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Sunday was a day God made. For certain, today was awesome. We woke in San Anselmo, in our home, visited with some friends and family; always a blessing. But the highlight, and indeed, the reason for our trip home, was to witness my dear friend, Scott Clark, became Rev. Scott Clark, a Teaching Elder in the Presbyterian Church, one of the first out gay people to become ordained in the church.
Scott is a remarkable, wonderful human being. I met him 6 years ago, when I walked into the first year Hebrew class at the San Francisco Theological Seminary, the year before I started rabbinic school. I was like a fish out of water, the only non-Presbyterian in the room, the only person who had not participated in the previous week’s orientation. Scott welcomed me and encouraged me to sit with him. We started to talk, and friendship flowered. We became study partners, and his welcoming was only a small part of his grace and kindness: over the years, he has proven over and over to be a mensch.
Early on, we discussed the likelihood that he would become ordained, given the church’s attitude toward people who are gay and lesbian, bisexual and transgender. He wasn’t sure it would happen, but he was hopeful. He explained the politics of the issue.
And as time went on, he used his lawyer skills to defend Rev. Janie Spahr, who has taken it upon herself to challenge the church to fulfill its own ideals by acknowledging that all people are created in God’s image, and created to love, by conducting Presbyterian weddings of gay and lesbian couples. While they continue to lose in the PC-USA governance structure, as she described today, when he defends her before the courts, he invites and challenges, challenges and invites. And indeed, when he appeared before the Presbytery on his way to ordination, the opposing counsel in these court cases spoke on his behalf , describing a man with such grace – and gentlemanliness.
I was there to witness my friend because a minister, but I was also there as witness to one of the first such ordinations – history made before my eyes, as walls came tumbling down – and as Janie said – today God won.
The service was all about love, justice and grace. Tears flowed freely, shouts of “Amen” accompanied the speakers, and we heard how Scott’s “home church” in Birmingham, Alabama was one of the churches to which Rev. Martin Luther King wrote the Letter from the Birmingham Jail, and how his church opened their doors when asked. And how when Janie, after watching Scott preach to them during her trial days about his now husband, Jeff (and partner of many many years) and his relationship –the women of the congregation referred to the two of them as “our boys” in a term of endearment.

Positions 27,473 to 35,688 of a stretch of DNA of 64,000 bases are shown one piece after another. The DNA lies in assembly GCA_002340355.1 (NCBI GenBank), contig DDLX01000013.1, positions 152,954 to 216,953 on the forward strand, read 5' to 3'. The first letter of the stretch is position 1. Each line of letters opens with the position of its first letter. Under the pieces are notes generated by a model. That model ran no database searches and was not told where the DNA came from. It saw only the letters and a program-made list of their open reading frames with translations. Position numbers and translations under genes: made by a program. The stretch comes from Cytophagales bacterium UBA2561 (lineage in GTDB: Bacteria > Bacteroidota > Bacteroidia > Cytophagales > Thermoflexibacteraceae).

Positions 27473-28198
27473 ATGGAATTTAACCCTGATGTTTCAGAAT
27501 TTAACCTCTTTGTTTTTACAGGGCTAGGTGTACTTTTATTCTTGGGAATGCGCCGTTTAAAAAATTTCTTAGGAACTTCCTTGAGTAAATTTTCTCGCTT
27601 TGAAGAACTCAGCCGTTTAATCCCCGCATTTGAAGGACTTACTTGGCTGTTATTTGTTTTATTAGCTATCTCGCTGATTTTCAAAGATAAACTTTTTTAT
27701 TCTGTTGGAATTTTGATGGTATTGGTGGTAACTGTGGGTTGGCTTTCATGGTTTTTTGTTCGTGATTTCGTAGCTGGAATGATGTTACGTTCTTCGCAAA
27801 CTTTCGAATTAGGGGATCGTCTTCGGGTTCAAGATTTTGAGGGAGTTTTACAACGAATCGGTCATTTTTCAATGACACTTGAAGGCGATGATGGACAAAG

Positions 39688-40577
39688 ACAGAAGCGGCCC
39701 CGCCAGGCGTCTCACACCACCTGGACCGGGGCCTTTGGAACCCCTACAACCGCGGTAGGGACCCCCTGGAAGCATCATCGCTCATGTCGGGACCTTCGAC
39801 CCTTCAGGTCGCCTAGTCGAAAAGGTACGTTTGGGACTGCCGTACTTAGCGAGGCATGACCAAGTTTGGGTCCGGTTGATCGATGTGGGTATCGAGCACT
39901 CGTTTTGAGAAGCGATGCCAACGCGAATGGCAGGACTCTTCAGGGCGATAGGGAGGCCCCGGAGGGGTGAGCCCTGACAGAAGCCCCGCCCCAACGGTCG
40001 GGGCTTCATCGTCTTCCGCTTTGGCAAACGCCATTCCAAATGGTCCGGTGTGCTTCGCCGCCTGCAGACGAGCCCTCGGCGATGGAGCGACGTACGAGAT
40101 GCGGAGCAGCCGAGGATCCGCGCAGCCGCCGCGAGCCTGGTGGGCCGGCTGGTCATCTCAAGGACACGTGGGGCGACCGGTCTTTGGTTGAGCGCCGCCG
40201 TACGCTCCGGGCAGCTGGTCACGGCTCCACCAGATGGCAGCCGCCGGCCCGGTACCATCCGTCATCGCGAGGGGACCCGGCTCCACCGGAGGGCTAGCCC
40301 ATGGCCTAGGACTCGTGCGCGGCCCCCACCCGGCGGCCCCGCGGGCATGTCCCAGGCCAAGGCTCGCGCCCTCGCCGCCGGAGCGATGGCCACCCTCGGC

And Scott’s closing benediction is one I hope to borrow in years ahead – the gist: that we have enough discomfort to notice when things aren’t right; enough anger to fuel the passion to make the change necessary; enough foolishness to believe that we can make a difference.
The similarities and differences between this service and a Jewish service, between the words spoken and sung today and Jewish words were striking, informative and lovely. I read Isaiah 56:1-8 in Hebrew – which includes the important verses about “My house (of prayer) is a house for all people” – gay, lesbian, widowed, with disabilities, Jewish, Christian, straight, male, female, etc. Someone (or more than one person) spoke about each individual person having their own special call from God – just as I spoke over the High Holy Days of each of us having our reason for being on earth right now – the answer to specific question, that not one of us is wasted.
I loved that communion really looks so much like a kiddush – using what appears to be challah and wine…(although if the Last Supper was a seder, it wouldn’t have been challah, but matzah), and I was glad that Scott and I were on the same page, that I was not going to take communion, so he didn’t offer it. I love “passing the peace” – greeting people with the simple words, “Peace be unto you” with a smile and handshake of genuine, if brief caring. It is similar to making sure we each greet each other and welcome each other to build community.
I love the act of laying on hands to someone receiving blessing: virtually the entire church had come forward to touch someone who was touching someone who was touching Scott: because we are a nation of priests…it is clearly a transfer of energy.
It was a beautiful service from beginning to end and I was blessed to be there. And I am blessed to have Scott in my life. I hope to bring him to Tahoe to preach: he is eloquent and moving and makes you think; he and I have discussed a “pulpit exchange” with me coming to the Seminary to preach one Monday. Amen to that.